Iocas Pelu hurried to the council chamber. The disadvantage of being Magister of Body was that often, you first had to provide students with physical exercise, then quickly bathe and change into more formal wear to attend a council meeting. Of course, it was almost tradition for the Magister of Body to be the latest to arrive because of this. Pelu valued punctuality though, even when a training session with Tharash interrupted his schedule.
He wasted little time as he entered the hexagonal room and took place, not willing to keep the others waiting with pointless formalities. Besides, he had very important news.
“Welcome to this meeting,” Corastes started formally.
Often they had a list of topics they would go through. Today they were minor issues, though. Especially compared to the topic Pelu was about to put on top of that list: “Today, in my biology class, Tharash accidentally accomplished firemaking.”
Four faces turn his way. “Could you explain?” Corastes asked him calmly.
“In my lecture about heat flows in the human body, he accidentally set his table on fire.”
“Who taught him that?” Artes Telaios asked him. “I didn’t even speak with Tharo regarding his wizardry yet.”
Pelu shook his head. “Pelvacto started on his own initiative last night, the boy told me.”
“The relevant part here is that he did so without tools,” Corastes reminded them. “Are you absolutely sure?”
“I am sure. His hands were as hot as the fire itself and he wasn’t even aware of it himself. If the fire had started at the table, he would have reflexively retracted his hands.”
“This has happened before, has it not?” Corastes asked.
“No,” Pelu shook his head again. “Nobody has ever accomplished even a tiny spark of firemaking without years of training. “
“So what´s the point you´re trying to make here, Iocas? That the boy finally showed himself as extraordinary as you had hoped for so long?” The Magister of Shadow said. “I, for one, cannot recall of any student with such an aptitude for firemaking.”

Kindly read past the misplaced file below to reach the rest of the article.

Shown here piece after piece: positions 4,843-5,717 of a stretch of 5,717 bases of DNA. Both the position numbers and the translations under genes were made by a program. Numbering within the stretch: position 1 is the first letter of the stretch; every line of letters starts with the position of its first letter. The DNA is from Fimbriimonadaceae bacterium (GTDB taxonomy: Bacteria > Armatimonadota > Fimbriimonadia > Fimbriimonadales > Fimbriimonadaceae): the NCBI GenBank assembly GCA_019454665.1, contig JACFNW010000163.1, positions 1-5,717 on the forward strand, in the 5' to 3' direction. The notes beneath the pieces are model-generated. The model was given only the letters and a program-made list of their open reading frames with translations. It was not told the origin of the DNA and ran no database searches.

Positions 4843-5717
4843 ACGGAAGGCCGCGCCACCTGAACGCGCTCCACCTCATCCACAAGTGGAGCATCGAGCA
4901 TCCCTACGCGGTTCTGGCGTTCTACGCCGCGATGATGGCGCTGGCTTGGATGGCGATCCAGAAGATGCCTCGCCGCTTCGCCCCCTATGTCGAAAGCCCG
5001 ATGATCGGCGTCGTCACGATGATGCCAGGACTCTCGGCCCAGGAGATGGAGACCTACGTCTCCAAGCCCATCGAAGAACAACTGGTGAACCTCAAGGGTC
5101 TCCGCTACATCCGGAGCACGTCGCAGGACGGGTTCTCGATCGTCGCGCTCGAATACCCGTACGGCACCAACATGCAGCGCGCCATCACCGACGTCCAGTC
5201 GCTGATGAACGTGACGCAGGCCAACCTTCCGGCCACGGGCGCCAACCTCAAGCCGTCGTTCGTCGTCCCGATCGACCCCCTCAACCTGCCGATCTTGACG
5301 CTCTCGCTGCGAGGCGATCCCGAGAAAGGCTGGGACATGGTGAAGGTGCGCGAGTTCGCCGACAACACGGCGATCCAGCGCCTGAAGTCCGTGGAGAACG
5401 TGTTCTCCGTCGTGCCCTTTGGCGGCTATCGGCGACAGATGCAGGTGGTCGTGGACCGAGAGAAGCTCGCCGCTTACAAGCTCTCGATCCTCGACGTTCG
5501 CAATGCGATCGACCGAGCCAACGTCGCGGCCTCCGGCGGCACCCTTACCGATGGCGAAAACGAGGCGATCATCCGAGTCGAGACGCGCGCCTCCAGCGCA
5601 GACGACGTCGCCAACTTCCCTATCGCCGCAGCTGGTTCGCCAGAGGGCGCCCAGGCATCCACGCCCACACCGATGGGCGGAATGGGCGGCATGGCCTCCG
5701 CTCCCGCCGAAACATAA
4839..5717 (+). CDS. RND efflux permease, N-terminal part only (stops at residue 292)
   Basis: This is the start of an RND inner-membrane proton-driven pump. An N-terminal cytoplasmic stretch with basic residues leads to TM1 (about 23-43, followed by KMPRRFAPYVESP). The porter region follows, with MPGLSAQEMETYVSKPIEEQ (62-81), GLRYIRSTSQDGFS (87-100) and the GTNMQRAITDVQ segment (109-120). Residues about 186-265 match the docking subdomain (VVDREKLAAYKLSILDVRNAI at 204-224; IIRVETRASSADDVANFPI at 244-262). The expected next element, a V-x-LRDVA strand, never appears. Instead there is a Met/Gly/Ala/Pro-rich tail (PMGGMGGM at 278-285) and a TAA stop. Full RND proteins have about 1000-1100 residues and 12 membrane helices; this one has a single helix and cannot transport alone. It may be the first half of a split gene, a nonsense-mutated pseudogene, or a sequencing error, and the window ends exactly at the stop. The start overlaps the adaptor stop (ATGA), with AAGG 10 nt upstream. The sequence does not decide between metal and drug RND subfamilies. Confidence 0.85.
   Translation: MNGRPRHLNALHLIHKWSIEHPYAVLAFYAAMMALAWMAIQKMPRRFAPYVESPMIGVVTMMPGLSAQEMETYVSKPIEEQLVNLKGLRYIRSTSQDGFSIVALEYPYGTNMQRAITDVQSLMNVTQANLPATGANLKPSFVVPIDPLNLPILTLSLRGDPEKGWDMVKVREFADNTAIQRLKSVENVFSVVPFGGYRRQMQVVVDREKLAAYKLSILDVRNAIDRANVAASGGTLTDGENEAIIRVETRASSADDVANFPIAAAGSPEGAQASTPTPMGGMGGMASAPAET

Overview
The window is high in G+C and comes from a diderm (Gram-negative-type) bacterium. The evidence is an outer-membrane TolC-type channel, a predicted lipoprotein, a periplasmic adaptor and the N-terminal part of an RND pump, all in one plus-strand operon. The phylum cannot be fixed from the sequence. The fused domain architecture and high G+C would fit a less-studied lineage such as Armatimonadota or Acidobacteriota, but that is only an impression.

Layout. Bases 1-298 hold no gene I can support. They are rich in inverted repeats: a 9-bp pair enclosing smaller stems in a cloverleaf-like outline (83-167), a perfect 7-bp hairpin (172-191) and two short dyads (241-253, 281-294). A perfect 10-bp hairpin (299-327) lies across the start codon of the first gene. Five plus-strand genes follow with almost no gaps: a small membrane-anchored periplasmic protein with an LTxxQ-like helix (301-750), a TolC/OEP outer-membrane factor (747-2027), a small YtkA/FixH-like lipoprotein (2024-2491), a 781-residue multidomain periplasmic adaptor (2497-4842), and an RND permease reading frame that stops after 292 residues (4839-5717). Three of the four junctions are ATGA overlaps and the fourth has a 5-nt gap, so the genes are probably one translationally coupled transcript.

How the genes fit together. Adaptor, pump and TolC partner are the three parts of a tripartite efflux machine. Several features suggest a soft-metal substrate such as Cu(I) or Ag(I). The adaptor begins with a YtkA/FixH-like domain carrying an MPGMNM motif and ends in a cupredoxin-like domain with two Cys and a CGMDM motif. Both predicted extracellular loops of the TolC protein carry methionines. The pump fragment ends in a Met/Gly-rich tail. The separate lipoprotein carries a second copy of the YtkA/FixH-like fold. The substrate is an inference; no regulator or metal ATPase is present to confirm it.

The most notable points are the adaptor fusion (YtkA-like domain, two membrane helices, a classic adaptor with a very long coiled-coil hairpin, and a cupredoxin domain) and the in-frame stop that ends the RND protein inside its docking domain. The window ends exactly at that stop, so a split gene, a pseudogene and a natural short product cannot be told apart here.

“That’s what I’m hoping,” Iocas Pelu said, looking uncharacteristically doubtful. “I don’t like the alternative.”
A silence fell over the room. It happened occasionally that students had a natural talent for the Forbidden Arts. The first response was to suppress that urge and reorient their training. If successful, the student could still develop into a proper wizard. If not, his education would be terminated to prevent him from developing into a warlock.
Corastes reminded them of this procedure. “The fact that he was even able to produce so much heat after only a brief introduction into the Internal Arts is staggering proof of his talent. We should not let it go to waste if we can avoid it.”
“As we discussed before, he has a strongly intuitive understanding. Perhaps that is exactly what is necessary for the Internal Arts. However, such intuition could descend into an imaginary understanding, when not tempered by a firm grasp on reality,” Gorios commented.
Telaios nodded in agreement. “His mathematics are improving, but he still needs more time than most other students to fully understand the lessons.”
“His mind is strong, but unfocused. If he cannot master true control over the arts, he will be a danger to those around him,” Gorios explained.
“We all know that, Gorios. The question is what to do about it?” the magister of Shadow asked.
“I will intensify his lessons in mathematics. Understanding is the key to control,” Telaios decided.
Tharo took his hat off as he closed the door behind him. Now that summer was well left behind, the hat provided him ample protection from the fierce October winds. He headed into the kitchen, where Tharash had already started dinner.
“I heard there was a fire in the Academy this morning,” he told his student casually.
As he expected, Tharash cringed. “It was an accident.”
“I know,” Tharo smiled. “But still, it is quite an accomplishment.”
While he wasn’t the first to compliment his student on the feat, Tharash clearly still had to get used to it.
“However, this Academy does not educate raw power. It strives for understanding and control. That means we will once again adjust your education to your talent,” he paused, knowing his student would not like the message.
“And that means what exactly?” Tharash wondered, somewhat suspicious.
“To keep your understanding of theory up with your magical talent, Artes will give you more mathematics lessons.”
Tharash let out a groan, but stopped halfway. “I shouldn’t complain, should I? I need those lessons.”
Tharo was surprised at this more mature reaction. The boy is sixteen now, he reminded himself. He gave Tharash a satisfied nod and joined him for dinner. “Now, have you decided on a project for your wizardry?”
“Yes!” Tharash beamed brightly. “I want to fly!”
Tharo frowned at him. “That’s a bit beyond the abilities of an apprentice. And what do you want to make fly?”
“Me! I want to fly.”
Tharo could not resist a short burst of laughter. “Setting the bar high, aren’t you?”
“Can we do it?” Tharash asked hopefully.
“Are we wizards?” Tharo asked in return.